Clinical and Sonographic Patterns of Tandem ICA / MCA Occlusion in TPA Treated Patients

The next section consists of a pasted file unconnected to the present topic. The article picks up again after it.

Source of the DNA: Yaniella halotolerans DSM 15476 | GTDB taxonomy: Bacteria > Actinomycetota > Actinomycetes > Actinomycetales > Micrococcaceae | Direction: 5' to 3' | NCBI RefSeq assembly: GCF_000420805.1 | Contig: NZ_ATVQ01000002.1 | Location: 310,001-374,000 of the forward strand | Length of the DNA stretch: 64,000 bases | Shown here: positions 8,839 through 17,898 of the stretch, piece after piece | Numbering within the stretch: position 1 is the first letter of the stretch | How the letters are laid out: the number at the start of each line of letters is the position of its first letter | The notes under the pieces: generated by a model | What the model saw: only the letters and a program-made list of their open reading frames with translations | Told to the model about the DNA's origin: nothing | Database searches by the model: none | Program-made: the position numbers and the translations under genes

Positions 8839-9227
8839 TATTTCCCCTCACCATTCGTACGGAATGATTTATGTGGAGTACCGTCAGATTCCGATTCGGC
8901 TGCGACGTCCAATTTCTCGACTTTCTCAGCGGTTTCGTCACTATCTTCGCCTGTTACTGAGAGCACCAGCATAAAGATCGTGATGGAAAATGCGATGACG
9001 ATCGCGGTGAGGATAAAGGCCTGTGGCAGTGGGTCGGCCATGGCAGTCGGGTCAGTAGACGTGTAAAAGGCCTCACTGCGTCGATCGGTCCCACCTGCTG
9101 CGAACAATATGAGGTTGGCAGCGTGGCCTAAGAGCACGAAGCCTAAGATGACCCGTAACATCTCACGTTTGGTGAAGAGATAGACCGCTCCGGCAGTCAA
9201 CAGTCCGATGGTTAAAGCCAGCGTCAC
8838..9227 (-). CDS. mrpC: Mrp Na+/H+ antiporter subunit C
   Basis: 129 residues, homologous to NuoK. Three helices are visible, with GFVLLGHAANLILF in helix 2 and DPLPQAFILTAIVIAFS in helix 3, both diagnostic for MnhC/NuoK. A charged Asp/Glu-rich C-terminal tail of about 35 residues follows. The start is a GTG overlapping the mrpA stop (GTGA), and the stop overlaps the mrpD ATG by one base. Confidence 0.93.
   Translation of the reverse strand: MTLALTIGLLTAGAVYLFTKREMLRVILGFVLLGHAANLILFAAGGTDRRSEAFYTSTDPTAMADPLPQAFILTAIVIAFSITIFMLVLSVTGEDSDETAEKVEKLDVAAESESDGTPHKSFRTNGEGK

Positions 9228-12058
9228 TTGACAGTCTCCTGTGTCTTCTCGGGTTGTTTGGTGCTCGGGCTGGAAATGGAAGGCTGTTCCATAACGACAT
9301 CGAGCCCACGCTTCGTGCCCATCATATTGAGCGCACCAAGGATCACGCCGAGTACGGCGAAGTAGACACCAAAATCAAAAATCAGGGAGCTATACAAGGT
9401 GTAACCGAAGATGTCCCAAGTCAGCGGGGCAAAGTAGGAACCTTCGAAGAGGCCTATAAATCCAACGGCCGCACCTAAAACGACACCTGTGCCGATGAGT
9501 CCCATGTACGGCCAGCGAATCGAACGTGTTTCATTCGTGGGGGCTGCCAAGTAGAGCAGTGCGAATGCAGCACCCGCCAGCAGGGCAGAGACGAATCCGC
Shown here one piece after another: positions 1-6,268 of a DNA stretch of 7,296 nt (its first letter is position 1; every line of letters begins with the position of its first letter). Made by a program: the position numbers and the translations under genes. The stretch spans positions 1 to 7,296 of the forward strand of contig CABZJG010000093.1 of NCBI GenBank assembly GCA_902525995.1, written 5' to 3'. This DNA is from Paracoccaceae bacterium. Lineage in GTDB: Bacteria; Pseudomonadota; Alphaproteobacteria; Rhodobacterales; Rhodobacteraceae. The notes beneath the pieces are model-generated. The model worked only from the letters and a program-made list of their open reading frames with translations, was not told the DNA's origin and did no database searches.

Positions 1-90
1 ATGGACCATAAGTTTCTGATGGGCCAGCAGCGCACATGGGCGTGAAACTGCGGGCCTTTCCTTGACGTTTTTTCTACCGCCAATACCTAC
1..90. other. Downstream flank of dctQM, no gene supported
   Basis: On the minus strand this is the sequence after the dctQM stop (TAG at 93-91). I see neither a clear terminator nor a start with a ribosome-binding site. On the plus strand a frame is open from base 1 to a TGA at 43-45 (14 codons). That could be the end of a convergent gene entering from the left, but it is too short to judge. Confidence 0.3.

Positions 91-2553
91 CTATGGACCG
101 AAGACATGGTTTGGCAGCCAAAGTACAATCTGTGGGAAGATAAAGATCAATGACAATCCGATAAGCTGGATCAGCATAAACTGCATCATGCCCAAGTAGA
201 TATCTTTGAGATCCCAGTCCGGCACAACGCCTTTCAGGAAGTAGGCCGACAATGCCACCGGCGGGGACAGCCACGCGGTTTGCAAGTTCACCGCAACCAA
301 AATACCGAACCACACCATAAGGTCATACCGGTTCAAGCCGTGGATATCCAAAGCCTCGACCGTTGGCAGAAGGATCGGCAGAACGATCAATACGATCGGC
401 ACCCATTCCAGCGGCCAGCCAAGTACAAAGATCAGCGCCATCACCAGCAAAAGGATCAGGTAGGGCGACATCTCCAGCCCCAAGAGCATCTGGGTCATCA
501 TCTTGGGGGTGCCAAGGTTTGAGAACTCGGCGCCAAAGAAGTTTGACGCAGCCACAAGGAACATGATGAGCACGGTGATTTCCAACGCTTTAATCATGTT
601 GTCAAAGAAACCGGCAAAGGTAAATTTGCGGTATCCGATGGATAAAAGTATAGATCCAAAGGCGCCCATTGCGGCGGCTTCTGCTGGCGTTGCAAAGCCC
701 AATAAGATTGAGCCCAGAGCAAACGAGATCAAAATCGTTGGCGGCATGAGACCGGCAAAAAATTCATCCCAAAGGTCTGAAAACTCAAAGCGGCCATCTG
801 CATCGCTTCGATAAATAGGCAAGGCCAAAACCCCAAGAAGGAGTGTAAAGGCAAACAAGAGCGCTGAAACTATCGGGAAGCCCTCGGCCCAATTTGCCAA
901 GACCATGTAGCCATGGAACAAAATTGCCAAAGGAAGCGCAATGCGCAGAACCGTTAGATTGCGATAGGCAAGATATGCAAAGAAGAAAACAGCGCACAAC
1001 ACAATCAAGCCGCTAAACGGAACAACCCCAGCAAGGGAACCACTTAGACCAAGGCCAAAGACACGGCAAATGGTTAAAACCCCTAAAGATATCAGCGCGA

Background: The National Institutes of Health Stroke Scale (NIHSS) has limited ability to identify clot location in the anterior circulation. We describe clinical and sonographic patterns that are associated with tandem ICA and MCA occlusions. Subjects and Methods: Consecutive patients receiving intravenous tissue plasminogen activator (TPA) were studied. Pre-treatment NIHSS scores and bedside transcranial Doppler (TCD) were obtained in all patients. Results: A total of 95 patients treated with iv TPA at 132±60 minutes from stroke onset were studied: 48 had isolated MCA occlusion (mean NIHSS 16.8±5.8, median 17 points, range 5–28); and 16 had tandem ICA/MCA occlusion (mean NIHSS 18.8±5.8, median 22 points, range 8–29, ns). Patients with tandem occlusions had NIHSS scores similar to isolated MCA occlusion. In both groups, respectively, 19% and 11% had NIHSS scores less than 12 points. Lower NIHSS scores were attributable to partial arm and/or leg paresis, higher number of collateral channels and low resistance flow at the M1 origin suggesting perfusion of perforating arteries on TCD. Although TCD can not differentiate between high grade ICA stenosis or occlusion, collateral flow patterns and stenotic signals at the terminal ICA identified tandem lesions from isolated MCA occlusion (p<0.01) with no false positive results at subsequent angiography (n=12). Conclusions: Tandem ICA/MCA occlusion was found in 17% of all iv TPA treated patients. NIHSS scores were similar in patients with isolated MCA and tandem occlusions. TCD can be used to accurately identify patients with tandem lesions. Collateral flow and patent perforators are associated with lower NIHSS scores.